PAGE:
Above all Connor wants to keep his Native American people safe, but to do that he'll need to understand the strange European culture threatening them. What better way than running a homestead?
In AC3 Connor will be responsible for a homestead where it starts out as a small trading outpost but can eventually swell to more of a home as more people come to live and work.
The Ubisoft team have also been very careful not to fall into the trap of bogging down the story with too many references to past Assassin's Creed games. "The whole Templar and Assassin story arc from the very beginning starts to become complicated," said mission director Philippe Bergeron in an interview.
"It’s one of the complaints that we have from previous games, people had trouble getting into it, so I wanted to have a more – not dumbed down story, but easier to understand and easier to get across." Bergeron didn't want a 'bonsai mission tree' like in GTA IV where you couldn't tell what was optional and what wasn't before moving forward.
"...I really wanted to be more like: if you want to know what the main story is, just follow the yellow brick road. Follow the nuggets and you’re gonna be told a story. It’s a directed storyline that we try and keep simple, because Assassin’s Creed has a legacy," he explained. Connor doesn't get to escape the women in his life - he'll get his marching orders.
"Connor’s a little bit more strong-willed," said Bergeron, comparing him to Ezio who readily undertook missions from his mother, sister and many others. Connor will be more independent, but his tribe is a Matriarchy.
"He listens to his mum, and he’ll listen to the matriarch – coming from a Native American heritage, the Mohawk, it is a matriarchal society; the village elder, who’s female, will give guidance in the beginning."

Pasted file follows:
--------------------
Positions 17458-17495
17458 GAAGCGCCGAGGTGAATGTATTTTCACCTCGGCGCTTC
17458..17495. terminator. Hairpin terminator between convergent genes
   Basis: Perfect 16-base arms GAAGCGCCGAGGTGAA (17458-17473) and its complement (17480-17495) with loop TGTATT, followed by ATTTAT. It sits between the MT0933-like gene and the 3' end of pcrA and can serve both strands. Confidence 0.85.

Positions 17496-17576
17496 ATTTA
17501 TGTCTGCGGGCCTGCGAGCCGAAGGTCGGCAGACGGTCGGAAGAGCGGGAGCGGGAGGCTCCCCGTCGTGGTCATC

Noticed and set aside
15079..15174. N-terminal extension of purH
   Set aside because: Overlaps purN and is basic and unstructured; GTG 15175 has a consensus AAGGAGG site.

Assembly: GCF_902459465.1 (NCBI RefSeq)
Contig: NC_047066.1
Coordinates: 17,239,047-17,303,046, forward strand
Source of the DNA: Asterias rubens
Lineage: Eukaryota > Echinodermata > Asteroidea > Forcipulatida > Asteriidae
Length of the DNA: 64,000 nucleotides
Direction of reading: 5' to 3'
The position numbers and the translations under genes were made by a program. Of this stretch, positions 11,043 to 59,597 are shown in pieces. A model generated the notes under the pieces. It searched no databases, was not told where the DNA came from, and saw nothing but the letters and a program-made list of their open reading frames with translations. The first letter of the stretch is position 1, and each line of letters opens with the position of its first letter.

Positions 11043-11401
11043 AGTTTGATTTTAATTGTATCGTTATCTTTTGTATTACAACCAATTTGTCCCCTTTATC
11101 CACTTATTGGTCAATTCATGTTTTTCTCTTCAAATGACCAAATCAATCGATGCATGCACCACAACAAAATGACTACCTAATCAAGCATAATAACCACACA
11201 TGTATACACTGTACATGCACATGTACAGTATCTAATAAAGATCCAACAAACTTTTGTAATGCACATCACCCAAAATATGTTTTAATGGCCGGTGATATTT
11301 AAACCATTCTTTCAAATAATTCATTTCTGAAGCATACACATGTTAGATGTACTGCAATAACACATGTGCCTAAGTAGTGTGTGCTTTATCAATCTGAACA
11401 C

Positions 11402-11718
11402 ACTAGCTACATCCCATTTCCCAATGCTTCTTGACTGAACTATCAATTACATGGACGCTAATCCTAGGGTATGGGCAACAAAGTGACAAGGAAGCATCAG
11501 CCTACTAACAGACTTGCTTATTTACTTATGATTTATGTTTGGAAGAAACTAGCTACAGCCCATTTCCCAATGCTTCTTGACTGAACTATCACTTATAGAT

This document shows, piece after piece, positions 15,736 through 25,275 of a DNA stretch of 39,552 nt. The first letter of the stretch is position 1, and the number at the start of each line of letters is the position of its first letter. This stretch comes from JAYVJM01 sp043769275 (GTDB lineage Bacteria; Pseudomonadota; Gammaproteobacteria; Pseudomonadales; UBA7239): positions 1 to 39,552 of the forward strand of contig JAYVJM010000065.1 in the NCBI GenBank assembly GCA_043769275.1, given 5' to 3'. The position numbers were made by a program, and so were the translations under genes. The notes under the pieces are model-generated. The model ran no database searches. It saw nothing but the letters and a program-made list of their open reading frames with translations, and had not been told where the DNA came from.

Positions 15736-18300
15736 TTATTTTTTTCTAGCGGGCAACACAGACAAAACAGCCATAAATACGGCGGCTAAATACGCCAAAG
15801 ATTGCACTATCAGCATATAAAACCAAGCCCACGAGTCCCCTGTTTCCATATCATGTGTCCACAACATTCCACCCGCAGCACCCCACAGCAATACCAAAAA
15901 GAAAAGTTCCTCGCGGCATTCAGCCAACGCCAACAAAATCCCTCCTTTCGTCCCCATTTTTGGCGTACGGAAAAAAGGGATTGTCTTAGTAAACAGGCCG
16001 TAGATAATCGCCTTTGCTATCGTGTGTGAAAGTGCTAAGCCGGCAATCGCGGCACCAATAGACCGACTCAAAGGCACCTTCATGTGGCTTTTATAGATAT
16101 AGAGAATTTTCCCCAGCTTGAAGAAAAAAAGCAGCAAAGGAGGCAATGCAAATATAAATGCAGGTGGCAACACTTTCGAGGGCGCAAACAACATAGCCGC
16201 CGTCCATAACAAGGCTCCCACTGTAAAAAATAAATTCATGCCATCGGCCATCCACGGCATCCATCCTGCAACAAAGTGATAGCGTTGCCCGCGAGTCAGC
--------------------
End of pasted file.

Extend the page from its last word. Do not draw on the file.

"And then as he moves out of his village and goes into the world, he starts meeting Achilles, who becomes like your mentor. At first, Connor is more like “yeah, whatever old man, you’re too old for me”, and then as he gets to know him he starts to learn “no, this is a wise man” and starts to respect him and follow him a little bit more."
It's the pursuit of justice that guides him, says the mission director. "He believes in the right thing to do. The continuation of his culture, and of his village, is his main goal. He sees these Europeans encroach on the lands and threaten his way or his people’s way of living, and he wants to protect that at all costs. That’s what guides the whole thing."
One way Connor will seek to save his people and their culture is to in fact better under European culture, and how to navigate their world. To that end Ubisoft introduce the homestead. "The homestead is not necessarily to save the village; it is to raise money in a sense. It sort of plays into it. He comes to understand the concept of commerce and of relationships, which are not as familiar to the Native American cultures; they’re much more family-oriented."
"At first he doesn’t really understand the concept of social interaction with other people not of the tribe. It sort of forces him not necessarily to become European, but to understand European culture," added Bergeron. Throughout the game we'll come across people who we can direct to the homestead as NPCs come in one of two categories; gathers or producers.
"Either they’re resource gatherers, like they cut down wood or create lumber for you, or they modify your existing material. So in that case, that woodworker will modify the existing lumber that you have to make barrels, chairs and whatnot out of it. And then you sell that stuff on the market. So most of the homestead is your money generator."
"The entire economy is based around acquiring new people, making them work, putting them to good use, and then you start setting up trade routes with the different merchants that you meet through the game, and the start selling your merchandise . You either sell raw materials or modified materials."
That's where naval trade routes also play a crucial role. In previous Assassin's Creed instalments we've had the chance to invest in businesses but this is the first time we've gotten something that seems so fluid and natural. Check out thebetween Philippe Bergeron and VG247.
Assassin's Creed 3 releases on Xbox 360 and PS3 October 31st, and on PC November 23rd.
Assassin's Creed 3's Connor driven to "keep his village safe," nurtures homestead
05 October 2012 | By Simon Priest